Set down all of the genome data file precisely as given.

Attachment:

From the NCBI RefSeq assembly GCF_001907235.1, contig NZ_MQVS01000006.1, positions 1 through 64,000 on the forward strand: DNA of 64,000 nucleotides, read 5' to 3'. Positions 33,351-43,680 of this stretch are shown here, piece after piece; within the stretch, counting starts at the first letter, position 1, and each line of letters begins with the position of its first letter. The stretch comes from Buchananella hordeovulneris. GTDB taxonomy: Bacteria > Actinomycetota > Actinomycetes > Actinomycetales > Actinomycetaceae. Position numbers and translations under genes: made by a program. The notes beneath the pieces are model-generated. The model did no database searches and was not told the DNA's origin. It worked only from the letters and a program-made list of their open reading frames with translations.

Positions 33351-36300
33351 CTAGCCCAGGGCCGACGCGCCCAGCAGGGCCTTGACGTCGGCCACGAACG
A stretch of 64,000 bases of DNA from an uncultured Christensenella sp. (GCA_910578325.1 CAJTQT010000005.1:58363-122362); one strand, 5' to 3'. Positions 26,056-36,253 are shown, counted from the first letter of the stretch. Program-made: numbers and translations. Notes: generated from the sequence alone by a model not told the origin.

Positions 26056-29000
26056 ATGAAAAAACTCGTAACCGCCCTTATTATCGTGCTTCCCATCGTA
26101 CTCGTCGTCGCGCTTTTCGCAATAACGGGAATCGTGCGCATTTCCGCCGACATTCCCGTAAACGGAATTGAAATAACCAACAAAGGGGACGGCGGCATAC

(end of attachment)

From the NCBI RefSeq assembly GCF_001907235.1, contig NZ_MQVS01000006.1, positions 1 through 64,000 on the forward strand: DNA of 64,000 nucleotides, read 5' to 3'. Positions 33,351-43,680 of this stretch are shown here, piece after piece; within the stretch, counting starts at the first letter, position 1, and each line of letters begins with the position of its first letter. The stretch comes from Buchananella hordeovulneris. GTDB taxonomy: Bacteria > Actinomycetota > Actinomycetes > Actinomycetales > Actinomycetaceae. Position numbers and translations under genes: made by a program. The notes beneath the pieces are model-generated. The model did no database searches and was not told the DNA's origin. It worked only from the letters and a program-made list of their open reading frames with translations.

Positions 33351-36300
33351 CTAGCCCAGGGCCGACGCGCCCAGCAGGGCCTTGACGTCGGCCACGAACG
A stretch of 64,000 bases of DNA from an uncultured Christensenella sp. (GCA_910578325.1 CAJTQT010000005.1:58363-122362); one strand, 5' to 3'. Positions 26,056-36,253 are shown, counted from the first letter of the stretch. Program-made: numbers and translations. Notes: generated from the sequence alone by a model not told the origin.

Positions 26056-29000
26056 ATGAAAAAACTCGTAACCGCCCTTATTATCGTGCTTCCCATCGTA
26101 CTCGTCGTCGCGCTTTTCGCAATAACGGGAATCGTGCGCATTTCCGCCGACATTCCCGTAAACGGAATTGAAATAACCAACAAAGGGGACGGCGGCATAC